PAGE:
But it may also be linked to the recently approved EU Deforestation Regulation (EUDR) – which from the end of 2024 will require firms to guarantee their leather is not linked to deforestation or illegalities in the country of production. As EUDR looms large in the horizon, it’s perhaps not surprising the company is only now beginning to take any action, despite years of Earthsight calling on the industry to clean up its act.

Pasubio’s announcement raises a number of questions that are not addressed in the company’s statement. Strikingly, the tannery is only pledging to cut ties to illegal deforestation at PNCAT. What about hides linked to deforestation and human rights abuses elsewhere in Paraguay or other source countries, such as Brazil? Is Pasubio going to turn a blind eye to problems in these supply chains? The absence of any commitments outside PNCAT feels like a missed opportunity and is a major cause for concern.

In addition, the Italian company did not even begin to indicate how it is going to monitor whether its Paraguayan suppliers are complying with its policy. Is Pasubio simply going to repeat past mistakes and trust assurances provided by Cencoprod, Lecom and Frigorífico Concepción? Or is it going to trace all its leather back to farms of origin, the only level of traceability that truly matters?

The leather industry’s history is not reassuring. Time and again Earthsight has been confronted with the complete inadequacy of the sector’s traceability and due diligence meagre efforts. All this is made worse by the reality on the ground in Paraguay, a country where the agribusiness lobby holds sway, the environment ministry’s licensing processes have been linked to corruption, and government agencies are unwilling or unable to enforce environmental law and indigenous protections.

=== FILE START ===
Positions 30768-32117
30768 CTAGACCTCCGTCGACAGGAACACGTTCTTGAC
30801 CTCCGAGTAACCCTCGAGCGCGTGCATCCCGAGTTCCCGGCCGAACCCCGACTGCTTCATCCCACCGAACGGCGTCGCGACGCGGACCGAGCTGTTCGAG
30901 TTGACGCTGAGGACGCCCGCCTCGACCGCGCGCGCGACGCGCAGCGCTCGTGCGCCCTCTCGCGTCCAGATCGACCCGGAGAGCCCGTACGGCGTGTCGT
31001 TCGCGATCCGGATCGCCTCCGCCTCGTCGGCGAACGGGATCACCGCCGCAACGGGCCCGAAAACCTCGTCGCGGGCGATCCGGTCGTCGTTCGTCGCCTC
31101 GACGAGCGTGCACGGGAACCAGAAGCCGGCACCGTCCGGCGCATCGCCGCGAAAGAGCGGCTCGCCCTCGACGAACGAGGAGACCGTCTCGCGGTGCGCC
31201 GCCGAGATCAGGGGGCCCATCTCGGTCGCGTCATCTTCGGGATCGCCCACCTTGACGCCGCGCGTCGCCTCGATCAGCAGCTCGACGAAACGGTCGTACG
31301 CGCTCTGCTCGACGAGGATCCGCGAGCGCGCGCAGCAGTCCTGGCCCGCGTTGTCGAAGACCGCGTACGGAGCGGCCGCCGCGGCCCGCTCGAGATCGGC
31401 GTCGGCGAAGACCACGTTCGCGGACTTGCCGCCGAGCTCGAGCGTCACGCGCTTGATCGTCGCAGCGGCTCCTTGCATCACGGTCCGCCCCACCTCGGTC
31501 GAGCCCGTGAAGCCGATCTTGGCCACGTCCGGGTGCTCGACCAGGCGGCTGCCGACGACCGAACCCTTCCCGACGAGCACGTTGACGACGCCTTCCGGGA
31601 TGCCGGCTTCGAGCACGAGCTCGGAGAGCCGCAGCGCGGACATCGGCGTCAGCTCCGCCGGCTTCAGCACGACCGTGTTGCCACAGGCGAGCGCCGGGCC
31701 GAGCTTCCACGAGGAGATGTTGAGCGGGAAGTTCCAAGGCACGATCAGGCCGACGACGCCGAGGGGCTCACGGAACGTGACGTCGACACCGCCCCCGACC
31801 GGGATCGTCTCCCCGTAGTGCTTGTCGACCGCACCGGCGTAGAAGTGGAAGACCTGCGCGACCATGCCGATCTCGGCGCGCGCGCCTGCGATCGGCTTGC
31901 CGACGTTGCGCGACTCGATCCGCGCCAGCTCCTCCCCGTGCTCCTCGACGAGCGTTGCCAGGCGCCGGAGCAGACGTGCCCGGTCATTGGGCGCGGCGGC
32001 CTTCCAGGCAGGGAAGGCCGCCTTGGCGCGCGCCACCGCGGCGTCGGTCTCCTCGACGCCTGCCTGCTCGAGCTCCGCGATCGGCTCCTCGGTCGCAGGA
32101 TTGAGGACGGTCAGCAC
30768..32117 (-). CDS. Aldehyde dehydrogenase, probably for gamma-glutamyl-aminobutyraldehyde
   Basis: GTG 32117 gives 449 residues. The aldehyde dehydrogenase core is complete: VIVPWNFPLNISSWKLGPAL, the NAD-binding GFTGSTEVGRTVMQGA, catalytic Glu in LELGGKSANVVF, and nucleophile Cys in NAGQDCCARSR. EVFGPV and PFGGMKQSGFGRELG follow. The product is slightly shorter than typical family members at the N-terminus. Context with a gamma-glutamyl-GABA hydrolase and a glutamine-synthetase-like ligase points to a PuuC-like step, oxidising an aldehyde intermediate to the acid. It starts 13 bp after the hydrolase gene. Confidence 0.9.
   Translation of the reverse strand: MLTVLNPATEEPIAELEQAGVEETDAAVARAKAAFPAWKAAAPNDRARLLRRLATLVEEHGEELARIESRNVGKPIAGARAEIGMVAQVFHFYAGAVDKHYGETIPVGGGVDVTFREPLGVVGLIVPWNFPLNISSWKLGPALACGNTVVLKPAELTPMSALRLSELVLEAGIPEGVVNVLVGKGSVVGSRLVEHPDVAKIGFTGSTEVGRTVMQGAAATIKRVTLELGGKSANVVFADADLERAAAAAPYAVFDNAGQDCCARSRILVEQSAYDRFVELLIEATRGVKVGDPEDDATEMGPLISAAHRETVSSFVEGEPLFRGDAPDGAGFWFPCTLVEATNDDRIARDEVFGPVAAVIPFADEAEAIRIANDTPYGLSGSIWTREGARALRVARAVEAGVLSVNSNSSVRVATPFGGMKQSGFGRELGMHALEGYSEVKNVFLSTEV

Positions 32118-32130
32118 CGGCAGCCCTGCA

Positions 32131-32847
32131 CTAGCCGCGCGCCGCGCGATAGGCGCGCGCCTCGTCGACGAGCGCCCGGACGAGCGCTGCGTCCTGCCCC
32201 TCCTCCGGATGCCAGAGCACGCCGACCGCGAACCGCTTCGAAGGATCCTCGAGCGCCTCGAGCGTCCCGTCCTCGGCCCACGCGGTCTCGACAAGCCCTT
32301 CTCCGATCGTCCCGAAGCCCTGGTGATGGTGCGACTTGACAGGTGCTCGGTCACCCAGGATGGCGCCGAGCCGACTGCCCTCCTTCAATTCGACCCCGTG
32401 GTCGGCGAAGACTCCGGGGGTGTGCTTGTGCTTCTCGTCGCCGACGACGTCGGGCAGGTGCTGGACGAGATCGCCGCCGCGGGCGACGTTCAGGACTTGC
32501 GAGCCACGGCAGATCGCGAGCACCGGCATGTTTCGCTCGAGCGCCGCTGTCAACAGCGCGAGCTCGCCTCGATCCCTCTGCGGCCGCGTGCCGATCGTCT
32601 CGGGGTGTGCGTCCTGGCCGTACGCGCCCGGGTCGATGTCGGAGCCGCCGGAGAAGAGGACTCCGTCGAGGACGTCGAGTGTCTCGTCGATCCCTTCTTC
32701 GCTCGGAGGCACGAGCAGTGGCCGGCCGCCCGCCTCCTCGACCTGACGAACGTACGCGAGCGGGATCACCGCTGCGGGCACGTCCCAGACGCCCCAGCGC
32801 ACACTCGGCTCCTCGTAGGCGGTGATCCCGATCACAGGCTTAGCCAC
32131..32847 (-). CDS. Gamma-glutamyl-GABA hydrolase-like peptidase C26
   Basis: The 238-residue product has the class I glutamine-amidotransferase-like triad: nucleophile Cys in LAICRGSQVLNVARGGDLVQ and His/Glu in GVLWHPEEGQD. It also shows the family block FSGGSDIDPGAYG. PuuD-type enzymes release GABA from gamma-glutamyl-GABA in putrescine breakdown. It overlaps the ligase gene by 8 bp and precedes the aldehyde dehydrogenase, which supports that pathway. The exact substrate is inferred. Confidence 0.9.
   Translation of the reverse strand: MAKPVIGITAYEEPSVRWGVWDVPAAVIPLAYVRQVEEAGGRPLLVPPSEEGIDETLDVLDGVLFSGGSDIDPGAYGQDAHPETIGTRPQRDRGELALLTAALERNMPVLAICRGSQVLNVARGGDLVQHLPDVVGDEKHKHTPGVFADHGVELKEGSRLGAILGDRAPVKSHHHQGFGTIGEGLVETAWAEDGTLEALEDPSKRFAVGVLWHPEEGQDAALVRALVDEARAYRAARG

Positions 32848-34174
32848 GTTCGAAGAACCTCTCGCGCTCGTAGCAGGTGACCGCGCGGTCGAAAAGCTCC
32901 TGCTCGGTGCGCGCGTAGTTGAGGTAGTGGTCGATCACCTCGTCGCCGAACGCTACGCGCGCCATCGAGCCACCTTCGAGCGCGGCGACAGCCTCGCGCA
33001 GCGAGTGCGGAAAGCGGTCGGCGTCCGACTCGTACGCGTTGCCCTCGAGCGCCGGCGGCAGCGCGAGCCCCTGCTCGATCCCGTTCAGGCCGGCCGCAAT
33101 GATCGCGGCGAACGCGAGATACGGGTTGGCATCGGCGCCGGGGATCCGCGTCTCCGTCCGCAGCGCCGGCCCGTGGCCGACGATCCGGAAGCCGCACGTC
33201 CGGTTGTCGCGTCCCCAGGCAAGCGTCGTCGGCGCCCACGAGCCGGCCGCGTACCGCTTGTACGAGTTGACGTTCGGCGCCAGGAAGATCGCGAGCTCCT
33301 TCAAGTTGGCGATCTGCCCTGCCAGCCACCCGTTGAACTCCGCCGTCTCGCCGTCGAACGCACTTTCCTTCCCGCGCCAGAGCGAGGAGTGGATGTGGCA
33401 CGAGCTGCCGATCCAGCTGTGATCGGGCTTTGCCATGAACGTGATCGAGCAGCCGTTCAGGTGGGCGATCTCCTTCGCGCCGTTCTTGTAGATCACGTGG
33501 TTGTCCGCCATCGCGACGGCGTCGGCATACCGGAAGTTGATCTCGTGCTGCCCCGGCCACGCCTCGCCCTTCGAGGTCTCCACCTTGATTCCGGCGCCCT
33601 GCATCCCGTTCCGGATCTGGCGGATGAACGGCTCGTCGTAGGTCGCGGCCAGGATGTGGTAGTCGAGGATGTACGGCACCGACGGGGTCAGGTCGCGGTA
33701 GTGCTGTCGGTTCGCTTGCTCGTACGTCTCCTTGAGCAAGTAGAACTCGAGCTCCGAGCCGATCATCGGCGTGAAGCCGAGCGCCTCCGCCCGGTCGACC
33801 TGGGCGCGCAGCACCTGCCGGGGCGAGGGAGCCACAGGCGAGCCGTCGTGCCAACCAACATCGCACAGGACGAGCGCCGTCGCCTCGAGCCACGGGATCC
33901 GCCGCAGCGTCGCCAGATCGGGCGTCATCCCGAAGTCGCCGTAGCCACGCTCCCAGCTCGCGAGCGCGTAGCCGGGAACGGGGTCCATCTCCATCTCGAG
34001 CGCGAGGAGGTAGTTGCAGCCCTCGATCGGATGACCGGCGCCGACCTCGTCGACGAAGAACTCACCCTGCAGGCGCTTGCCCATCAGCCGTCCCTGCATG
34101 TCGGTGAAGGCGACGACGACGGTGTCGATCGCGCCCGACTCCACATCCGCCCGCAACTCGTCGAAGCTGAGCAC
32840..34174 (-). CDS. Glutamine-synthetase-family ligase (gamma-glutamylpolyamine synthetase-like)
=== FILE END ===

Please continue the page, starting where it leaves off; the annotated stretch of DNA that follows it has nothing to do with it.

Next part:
Pasubio must realise this announcement is far from enough. The ball is still firmly in its court. The tannery should urgently commit to a zero-deforestation policy covering all its leather sources. It needs to swiftly put in place and publicly disclose credible plans to fully trace its leather, enforce its new policy and deal with non-compliance. Pasubio must also allow for independent third-party verification of its supply chains. Transparency will be key. The company has to be honest about shortcomings and work to fix these, not shying away from ditching non-compliant suppliers.

Ultimately, the whole European leather industry must accept that soon it will have to comply with EUDR. The sector has badly lagged behind others in supply chain traceability and monitoring, and spent much of recent years fighting against regulation instead of reforming itself. Pasubio’s change of tune, however incomplete, offers an opportunity for others to rethink their leather sourcing practices and put an end to their complicity in deforestation and human rights abuses. They must not waste valuable time.